An informative drama about an important chapter of Zionism.



In this debut play, Jensen dramatizes the efforts of a real-life American Zionist to bring the United States into World War I as part of a plan to secure British support for a Jewish state.

In 1903, Horace Kallen, a Princeton University senior and protégé of American philosopher William James, is committed to the cause of Zionism—the establishment of a Jewish homeland in British-held Palestine. Many immigrant Jews, including the Silesian-born Kallen, have become successful in France, the United Kingdom, and the United States, but as an increasing number of impoverished Jews flee oppression in czarist Russia, public opinion in the West regarding their immigration is beginning to sour. With the help of his mentor, famed attorney Louis Brandeis, Kallen builds a network of prominent American Jews committed to the establishment of a Jewish Palestine. When World War I breaks out, an opportunity arises. Chaim Weizmann, a British chemist and Zionist, offers a proposition to Sir Mark Sykes, a British official: If the Zionists in the United States can bring America into the war on the side of the British, then the British could reward them with a Jewish state in Palestine: “We have connections to President Wilson’s closest advisors….We also have some friends in the American press,” Weizmann claims. “If the American newspapers were to sell the war to the public… President Wilson would be more inclined to enter the war.” This plan doesn’t please all Zionists, and it’s not the only secret plan that’s underway to try to secure a Jewish state, but it proves to be the best opportunity for Kallen to achieve his goal. One question remains: Will he put his adopted country at risk in order to achieve something—Israel—that hasn’t existed for millennia? Jensen seeks to dramatize the relatively obscure titular event, but the fact that it overlaps with a highly significant historical period means that he’s able to include a number of famous figures among the dramatis personae. In addition to Brandeis, readers encounter U.S. Ambassador to the Ottoman Empire Henry Morgenthau Sr., British Foreign Secretary Arthur Balfour, and U.S. President Woodrow Wilson. As a result, the author largely achieves his goal of presenting the era’s diversity of opinion regarding the potential future of the Jewish people: “Some of the anti-Zionists in the United States say that the ancient land of Israel is gone forever….They say that America is the new Zion,” Brandeis says at one point. The play’s scenes involve a large amount of exposition, and the work as a whole often seems aimed more at providing education than entertainment. However, Jensen manages to keep the play engaging. Two characters are particularly well-drawn: Kallen, who may be new to many readers, and Brandeis, who’s well-known but not often dramatized. Even if readers are familiar with the general sweep of this work’s history, many won’t know the specifics of its particular incidents—and they’ll likely be curious to see how they play out.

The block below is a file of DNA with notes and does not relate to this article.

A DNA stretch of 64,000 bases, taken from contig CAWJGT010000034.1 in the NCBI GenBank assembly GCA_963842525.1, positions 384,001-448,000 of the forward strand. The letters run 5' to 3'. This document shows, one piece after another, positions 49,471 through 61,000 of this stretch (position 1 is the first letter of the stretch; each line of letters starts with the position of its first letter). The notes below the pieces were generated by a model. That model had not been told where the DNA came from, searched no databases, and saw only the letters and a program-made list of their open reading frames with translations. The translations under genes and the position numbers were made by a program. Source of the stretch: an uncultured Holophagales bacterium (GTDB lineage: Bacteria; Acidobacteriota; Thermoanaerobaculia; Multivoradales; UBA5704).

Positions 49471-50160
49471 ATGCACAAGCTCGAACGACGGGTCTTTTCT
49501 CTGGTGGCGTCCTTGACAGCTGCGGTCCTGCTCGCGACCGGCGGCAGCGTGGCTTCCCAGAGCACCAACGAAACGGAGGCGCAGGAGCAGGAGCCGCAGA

An informative drama about an important chapter of Zionism.

Pub Date: Sept. 30, 2017

ISBN: 978-1-5496-5935-5

Page Count: 203

Publisher: Time Tunnel Media

Review Posted Online: Dec. 4, 2018